Op-Ed

Op-Ed

Summit Charter School: An urging to the Ojai Unified School Board

By Andy Gilman
Dec. 13, the Ojai Unified School District Board will vote on whether to approve the Summit Charter School petition for the creation of a new transitional kindergarten to eighth grade public school. The proposed location is the former Summit Elementary campus in Upper Ojai, but the location is a separate decision for the school board. I strongly encourage the board to consider the proposal, rise above misleading objections, work with the Summit Charter School Board, and approve the petition. 
In 2004, my two younger children attended Open Classroom, a progressive K-5 public co-op that was part of Ventura Unified School District. Open Classroom wished to grow to a K-8 school with more autonomy. We strove to work with the Ventura school board, but were met with so much resistance that we pursued a charter. The Ventura school board denied the petition, and the county of Ventura thereafter approved it. That was the creation of Ventura Charter School, which, 13 years later, continues to serve more than 400 students. 
Many of the objections about the current Summit Charter petition echo the Ventura Charter hearings. Let me address them again here:
1. Charter schools are really publicly funded private schools. They can accept who they want and don’t have public school requirements.
No.
Charter schools are public schools, funded as all public schools are, and must teach and test to the state standards. Its teachers meet all the same criteria. The school must accept students who apply and, if there are more applications than spots, a public lottery takes place. But charters can also have focus areas. In Summit Charter School, the relationship-based curriculum will emphasize environmental science, sustainability, and cultural literacy. There will be multi-age groupings and strong Spanish language acquisition. Charters control their own finances, which allows for greater responsiveness, reduced hierarchy, and more money for classrooms.
2. Charter schools are bad, most fail, and there is high staff turnover. 
No.
There are many sides to complicated issues, and to get the facts takes time and open mindedness. Do some charter schools fail? Of course. Do some succeed? Of course. In 2017–18, the number of charter school students in California was approximately 628,849, or 10%. (www.cde.ca.gov). Be wary of blanket statements and judge a school by its merits. On the staff question, Summit Charter School is already receiving more teacher and administrator interest than there will be spots. There is real excitement about this approach.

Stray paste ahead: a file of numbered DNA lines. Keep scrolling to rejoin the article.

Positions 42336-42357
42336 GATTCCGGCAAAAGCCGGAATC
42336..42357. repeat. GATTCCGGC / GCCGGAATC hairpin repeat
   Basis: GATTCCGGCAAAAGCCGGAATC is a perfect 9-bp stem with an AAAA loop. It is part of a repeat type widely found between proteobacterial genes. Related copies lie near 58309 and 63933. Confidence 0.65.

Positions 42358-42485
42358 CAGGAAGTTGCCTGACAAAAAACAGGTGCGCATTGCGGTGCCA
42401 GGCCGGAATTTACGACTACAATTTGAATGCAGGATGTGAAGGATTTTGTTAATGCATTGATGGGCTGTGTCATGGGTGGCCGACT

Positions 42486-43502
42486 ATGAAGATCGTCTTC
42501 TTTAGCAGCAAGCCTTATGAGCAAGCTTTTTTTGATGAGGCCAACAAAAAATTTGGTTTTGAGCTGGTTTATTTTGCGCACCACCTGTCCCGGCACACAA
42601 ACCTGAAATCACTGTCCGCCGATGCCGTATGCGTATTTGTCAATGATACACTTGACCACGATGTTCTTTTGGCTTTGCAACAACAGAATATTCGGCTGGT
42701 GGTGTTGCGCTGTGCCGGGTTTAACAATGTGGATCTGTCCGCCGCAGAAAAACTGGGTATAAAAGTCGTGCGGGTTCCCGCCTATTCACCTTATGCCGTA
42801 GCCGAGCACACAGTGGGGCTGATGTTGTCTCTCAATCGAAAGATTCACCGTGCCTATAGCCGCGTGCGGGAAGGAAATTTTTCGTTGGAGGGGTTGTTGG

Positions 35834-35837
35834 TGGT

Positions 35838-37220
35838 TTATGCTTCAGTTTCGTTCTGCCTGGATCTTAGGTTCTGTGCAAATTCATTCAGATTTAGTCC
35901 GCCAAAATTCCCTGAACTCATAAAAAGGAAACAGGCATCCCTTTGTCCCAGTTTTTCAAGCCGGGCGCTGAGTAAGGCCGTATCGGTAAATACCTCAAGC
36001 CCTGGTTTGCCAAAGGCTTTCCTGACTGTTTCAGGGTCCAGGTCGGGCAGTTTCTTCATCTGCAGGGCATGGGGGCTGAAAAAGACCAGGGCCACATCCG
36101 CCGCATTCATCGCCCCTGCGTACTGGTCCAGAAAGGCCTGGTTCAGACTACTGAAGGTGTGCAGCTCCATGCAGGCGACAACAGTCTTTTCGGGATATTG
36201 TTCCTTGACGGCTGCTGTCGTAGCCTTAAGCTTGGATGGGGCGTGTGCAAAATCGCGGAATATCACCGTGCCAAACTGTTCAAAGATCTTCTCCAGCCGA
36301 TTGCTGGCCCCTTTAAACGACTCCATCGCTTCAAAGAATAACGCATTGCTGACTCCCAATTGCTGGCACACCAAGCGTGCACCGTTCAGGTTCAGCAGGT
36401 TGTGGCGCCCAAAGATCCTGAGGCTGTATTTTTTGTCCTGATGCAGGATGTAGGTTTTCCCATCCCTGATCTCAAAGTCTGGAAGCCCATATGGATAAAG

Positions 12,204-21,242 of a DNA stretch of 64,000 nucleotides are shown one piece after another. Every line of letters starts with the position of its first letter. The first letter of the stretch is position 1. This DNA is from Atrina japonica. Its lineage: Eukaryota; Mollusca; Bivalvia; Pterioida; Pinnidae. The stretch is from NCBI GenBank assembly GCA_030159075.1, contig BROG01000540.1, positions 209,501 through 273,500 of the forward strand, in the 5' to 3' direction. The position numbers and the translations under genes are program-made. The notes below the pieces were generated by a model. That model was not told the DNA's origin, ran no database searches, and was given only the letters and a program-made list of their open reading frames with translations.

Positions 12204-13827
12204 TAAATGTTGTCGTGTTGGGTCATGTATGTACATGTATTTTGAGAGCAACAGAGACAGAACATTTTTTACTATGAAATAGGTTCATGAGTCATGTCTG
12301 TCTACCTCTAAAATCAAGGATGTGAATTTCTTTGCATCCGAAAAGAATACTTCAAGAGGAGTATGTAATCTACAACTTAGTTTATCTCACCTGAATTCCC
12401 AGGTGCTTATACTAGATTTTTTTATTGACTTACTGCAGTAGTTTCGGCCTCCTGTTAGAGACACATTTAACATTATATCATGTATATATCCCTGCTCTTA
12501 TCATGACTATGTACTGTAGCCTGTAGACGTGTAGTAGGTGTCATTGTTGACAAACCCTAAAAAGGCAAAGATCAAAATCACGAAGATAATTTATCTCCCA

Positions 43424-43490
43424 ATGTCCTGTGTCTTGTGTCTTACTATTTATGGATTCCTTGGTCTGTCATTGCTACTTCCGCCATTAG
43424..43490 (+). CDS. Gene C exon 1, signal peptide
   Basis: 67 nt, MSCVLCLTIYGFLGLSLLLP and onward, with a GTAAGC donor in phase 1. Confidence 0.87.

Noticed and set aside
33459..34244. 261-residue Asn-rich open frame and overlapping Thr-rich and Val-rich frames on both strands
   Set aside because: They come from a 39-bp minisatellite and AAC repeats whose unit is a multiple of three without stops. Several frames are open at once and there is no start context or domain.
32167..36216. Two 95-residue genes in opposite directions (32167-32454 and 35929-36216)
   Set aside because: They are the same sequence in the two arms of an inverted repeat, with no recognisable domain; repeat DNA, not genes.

3. We don’t need this. Our public schools are doing these things already.
No and yes.
More than 100 students and their families in Ojai Unified School District have indicated that they intend to enroll in Summit Charter School if it opens in Fall 2020. There is a need that is not being met within our district. I believe that OUSD is on the right track, and I have and will support these changes. Almost no one would say that everything is great in our public education system and that nothing needs to improve. There are also multiple ways to achieve the goal of great education. We have many private schools in Ojai. We know that the progressive curriculum Summit Charter School is offering will bring some of those families back to public education. We know because they told us. 
4. Multi-age classrooms don’t work. 
Be wary of blanket statements!
An article in American Association of School Administrators points out, “When it came to the impact of multi-age grouping on student achievement, study results were mixed” (www.aasa.org). There are many fewer multi-age classrooms than in the past, and the article addresses several reasons. It also points out the social benefits of multi-age classrooms. The better questions seem to be: Where does this work best? What teachers have experience making this thrive? Let’s bring them on board so our families can have greater choice. And that is what we are doing. 
5. Charters siphon off needed district resources. 
This is the most common concern. Funds do not belong to a district. They belong to the student. By default, the public school district administers the funds with the goal of educating the student. The charter would be fulfilling that mission. But it’s more nuanced. The relationship between the charter and the district can be mutually beneficial: 
a) The charter hires the district to help with its back-office services, pays for oversight, pays a pro-rata share for assistance with supporting students with special needs along with the district receiving all charter year-one special education funding. All of this and more can be agreed upon between the district and the charter.
b) The charter can bring more students from local private schools and out-of-district families who want this approach.
c) Some people move to Ojai for the private schools. We all know that. Some people move from Ojai to Ventura to attend Ventura Charter School. Imagine if people moved to Ojai for our public schools, and that Summit Charter School is just one of the jewels in Ojai Unified School District’s collection of offerings. 
It really can be this way. 
Ojai Unified School District will have to adjust if Summit Charter opens, but it is already adjusting to community requests and concerns. I hope that, for the benefit of these families who want something different, OUSD will work in the spirit of collaboration.  
I encourage you to read about the school at www.summitcharterschoolojai.org and judge for yourself. If you think this approach should be given strong consideration, let our OUSD elected school board know. Thank you.

 

— Andy Gilman of Ojai is an Agora Foundation director and Summit Charter School board member.
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